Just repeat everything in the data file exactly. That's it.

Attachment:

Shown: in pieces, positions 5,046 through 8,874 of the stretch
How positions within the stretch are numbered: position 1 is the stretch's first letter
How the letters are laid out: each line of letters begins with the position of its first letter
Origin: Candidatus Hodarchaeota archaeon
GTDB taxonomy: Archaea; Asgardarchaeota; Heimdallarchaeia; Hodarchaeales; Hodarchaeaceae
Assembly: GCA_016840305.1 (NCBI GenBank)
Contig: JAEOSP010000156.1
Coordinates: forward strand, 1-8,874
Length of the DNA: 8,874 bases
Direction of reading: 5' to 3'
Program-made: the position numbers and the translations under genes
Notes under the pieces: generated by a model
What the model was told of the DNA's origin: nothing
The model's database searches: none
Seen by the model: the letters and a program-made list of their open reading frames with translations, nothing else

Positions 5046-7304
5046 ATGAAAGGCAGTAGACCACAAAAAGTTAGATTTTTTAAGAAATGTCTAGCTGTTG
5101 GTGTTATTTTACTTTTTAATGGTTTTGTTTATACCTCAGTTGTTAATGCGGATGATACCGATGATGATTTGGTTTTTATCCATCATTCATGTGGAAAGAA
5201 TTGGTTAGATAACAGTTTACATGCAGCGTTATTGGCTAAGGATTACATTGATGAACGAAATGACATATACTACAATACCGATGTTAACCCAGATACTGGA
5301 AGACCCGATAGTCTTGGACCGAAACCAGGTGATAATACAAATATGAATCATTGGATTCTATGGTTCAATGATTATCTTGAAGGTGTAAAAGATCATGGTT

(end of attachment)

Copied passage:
Shown: in pieces, positions 5,046 through 8,874 of the stretch
How positions within the stretch are numbered: position 1 is the stretch's first letter
How the letters are laid out: each line of letters begins with the position of its first letter
Origin: Candidatus Hodarchaeota archaeon
GTDB taxonomy: Archaea; Asgardarchaeota; Heimdallarchaeia; Hodarchaeales; Hodarchaeaceae
Assembly: GCA_016840305.1 (NCBI GenBank)
Contig: JAEOSP010000156.1
Coordinates: forward strand, 1-8,874
Length of the DNA: 8,874 bases
Direction of reading: 5' to 3'
Program-made: the position numbers and the translations under genes
Notes under the pieces: generated by a model
What the model was told of the DNA's origin: nothing
The model's database searches: none
Seen by the model: the letters and a program-made list of their open reading frames with translations, nothing else

Positions 5046-7304
5046 ATGAAAGGCAGTAGACCACAAAAAGTTAGATTTTTTAAGAAATGTCTAGCTGTTG
5101 GTGTTATTTTACTTTTTAATGGTTTTGTTTATACCTCAGTTGTTAATGCGGATGATACCGATGATGATTTGGTTTTTATCCATCATTCATGTGGAAAGAA
5201 TTGGTTAGATAACAGTTTACATGCAGCGTTATTGGCTAAGGATTACATTGATGAACGAAATGACATATACTACAATACCGATGTTAACCCAGATACTGGA
5301 AGACCCGATAGTCTTGGACCGAAACCAGGTGATAATACAAATATGAATCATTGGATTCTATGGTTCAATGATTATCTTGAAGGTGTAAAAGATCATGGTT